Caregiver Allegedly Stole Over $53,000
Victim’s Family Discovers Theft After Victim’s Death
Statistics show that the risk of financial elder abuse increases as we age; that is, a 90-year-old person is at greatest risk, say, than a 70-year-old. Of course, the statistics are not surprising as we tend to grow more dependent on others the older we get, and cognitive impairment also frequently sets in as we get older. But whether a victim is 65 or 95, any wrongful taking of their property is financial elder abuse. Any wrongful taking of a senior’s property, or any assistance in that taking, is a crime and grounds for civil liability of the person doing the taking and anyone assisting him or her. California Penal Code § 368 and Cal. Welf. & Inst. Code § 15610.30 (definition of financial elder abuse). California broadly defines what constitutes financial elder or dependent adult abuse:
(a) “Financial abuse” of an elder or dependent adult occurs when a person or entity does any of the following:
(1) Takes, secretes, appropriates, obtains, or retains real or personal property of an elder or dependent adult for a wrongful use or with intent to defraud, or both.
(2) Assists in taking, secreting, appropriating, obtaining, or retaining real or personal property of an elder or dependent adult for a wrongful use or with intent to defraud, or both.
(3) Takes, secretes, appropriates, obtains, or retains, or assists in taking, secreting, appropriating, obtaining, or retaining, real or personal property of an elder or dependent adult by undue influence, as defined in Section 15610.70.
If you or a loved one is a victim of elder or dependent adult financial abuse in Alameda County or elsewhere in California call us today at (415)441-8669. Our toll-free number is 1-888-50EVANS (888-503-8267).
Caregiver Arrested For Theft And Hate Crime
In a recently reported case,  a woman charged with stealing from a 96-year-old man she had been paid to care for has recently been sentenced to one-and-a-half to three years in prison, according to the local police department involved in the case. The former caregiver was charged with felony counts of grand larceny as a hate crime, identity theft, and falsifying business records. The grand larceny was considered a hate crime because she targeted an elderly victim, the police said in a press release. The victim’s family became concerned when they were reviewing the man’s estate after he died. Police discovered that the caregiver had stolen $53,121.86 from his account, the release said.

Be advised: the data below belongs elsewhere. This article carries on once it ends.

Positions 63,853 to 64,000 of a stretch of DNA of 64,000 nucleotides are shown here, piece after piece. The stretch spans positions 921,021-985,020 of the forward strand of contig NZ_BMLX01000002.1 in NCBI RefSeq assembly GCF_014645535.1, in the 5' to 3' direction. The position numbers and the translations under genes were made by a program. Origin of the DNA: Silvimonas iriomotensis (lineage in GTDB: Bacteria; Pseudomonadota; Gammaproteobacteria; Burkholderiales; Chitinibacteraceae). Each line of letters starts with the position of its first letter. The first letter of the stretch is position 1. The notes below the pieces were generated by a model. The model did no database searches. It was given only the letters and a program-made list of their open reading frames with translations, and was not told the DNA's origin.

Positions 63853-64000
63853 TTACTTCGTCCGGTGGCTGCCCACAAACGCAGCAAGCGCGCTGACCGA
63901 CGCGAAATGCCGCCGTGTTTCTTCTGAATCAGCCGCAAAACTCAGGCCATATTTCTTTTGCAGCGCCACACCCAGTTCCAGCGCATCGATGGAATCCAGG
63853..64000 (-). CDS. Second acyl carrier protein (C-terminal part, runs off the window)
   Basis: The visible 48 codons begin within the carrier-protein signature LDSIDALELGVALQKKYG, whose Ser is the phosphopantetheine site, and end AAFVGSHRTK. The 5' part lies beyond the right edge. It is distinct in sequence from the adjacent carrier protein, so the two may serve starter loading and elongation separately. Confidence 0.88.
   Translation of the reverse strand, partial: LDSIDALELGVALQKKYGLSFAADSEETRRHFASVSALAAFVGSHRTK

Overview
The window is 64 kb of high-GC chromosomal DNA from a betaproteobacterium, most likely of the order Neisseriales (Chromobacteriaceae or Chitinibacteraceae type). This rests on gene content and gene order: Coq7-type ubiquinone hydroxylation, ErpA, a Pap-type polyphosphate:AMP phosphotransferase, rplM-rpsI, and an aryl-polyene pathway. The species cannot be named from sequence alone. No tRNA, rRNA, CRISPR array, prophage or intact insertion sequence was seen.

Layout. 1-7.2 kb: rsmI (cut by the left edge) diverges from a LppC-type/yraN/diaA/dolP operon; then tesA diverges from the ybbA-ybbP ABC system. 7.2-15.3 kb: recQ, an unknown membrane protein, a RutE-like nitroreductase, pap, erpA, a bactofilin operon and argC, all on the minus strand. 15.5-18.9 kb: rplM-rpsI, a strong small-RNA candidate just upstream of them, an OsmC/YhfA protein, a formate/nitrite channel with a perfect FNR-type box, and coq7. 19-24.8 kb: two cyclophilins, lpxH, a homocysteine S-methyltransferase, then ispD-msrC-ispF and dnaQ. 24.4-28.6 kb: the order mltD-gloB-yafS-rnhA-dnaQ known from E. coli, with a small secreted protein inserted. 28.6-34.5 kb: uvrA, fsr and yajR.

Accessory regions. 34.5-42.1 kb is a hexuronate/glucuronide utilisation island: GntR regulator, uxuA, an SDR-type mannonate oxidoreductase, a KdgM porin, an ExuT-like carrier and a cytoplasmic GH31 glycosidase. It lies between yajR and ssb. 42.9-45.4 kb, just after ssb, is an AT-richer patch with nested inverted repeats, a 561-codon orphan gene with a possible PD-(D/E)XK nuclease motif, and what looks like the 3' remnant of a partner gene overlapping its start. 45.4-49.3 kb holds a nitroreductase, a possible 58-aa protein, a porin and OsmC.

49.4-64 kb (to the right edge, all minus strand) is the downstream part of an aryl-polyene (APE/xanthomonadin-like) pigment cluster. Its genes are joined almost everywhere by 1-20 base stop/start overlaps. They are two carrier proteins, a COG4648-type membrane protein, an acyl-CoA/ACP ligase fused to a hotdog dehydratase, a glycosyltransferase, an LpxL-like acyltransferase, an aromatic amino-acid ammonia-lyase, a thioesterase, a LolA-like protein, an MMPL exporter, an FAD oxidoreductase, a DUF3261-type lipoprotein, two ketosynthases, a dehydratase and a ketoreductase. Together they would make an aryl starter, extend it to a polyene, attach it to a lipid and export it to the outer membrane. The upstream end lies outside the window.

Protecting Older Loved Ones From Financial Abuse
Unfortunately, the victim’s family in the reported case did not discover the missing funds until after their loved one had died. This fact pattern is common. Often, families are in the dark about a senior’s finances until they die and their banking and other financial records are reviewed by their heirs. We encourage families to get involved in their older loved one’s affairs earlier, especially if they are under the care of in-home caregivers and help protect them from financial exploitation. There are some specific steps you should take for their protection: Always do a background check on anyone you hire as a caregiver; get references and call them. Never allow a caregiver access to checks, cash or credit cards. Even if you have checks under lock and key continue to monitor a senior’s account online as online or phone access may also redirect their money to a caregiver’s accounts or the senior’s money may be used to pay a caregiver’s bills online. Never, ever give a caregiver a Power of Attorney, credit card, or a blank check.
If you sense any kind of abuse of an older loved one in Alameda County or anywhere else in the Bay Area or throughout the State of California, call us right away. Ingrid M. Evans has years of experience in representing seniors and their families against abusers of any kind, including in-home caregivers. You can reach us at (415) 441-8669, or by email at firstname.lastname@example.org. Our toll-free number is 1-888-50EVANS (888-503-8267).
 Evans Law Firm, Inc. was not involved in the case in any way.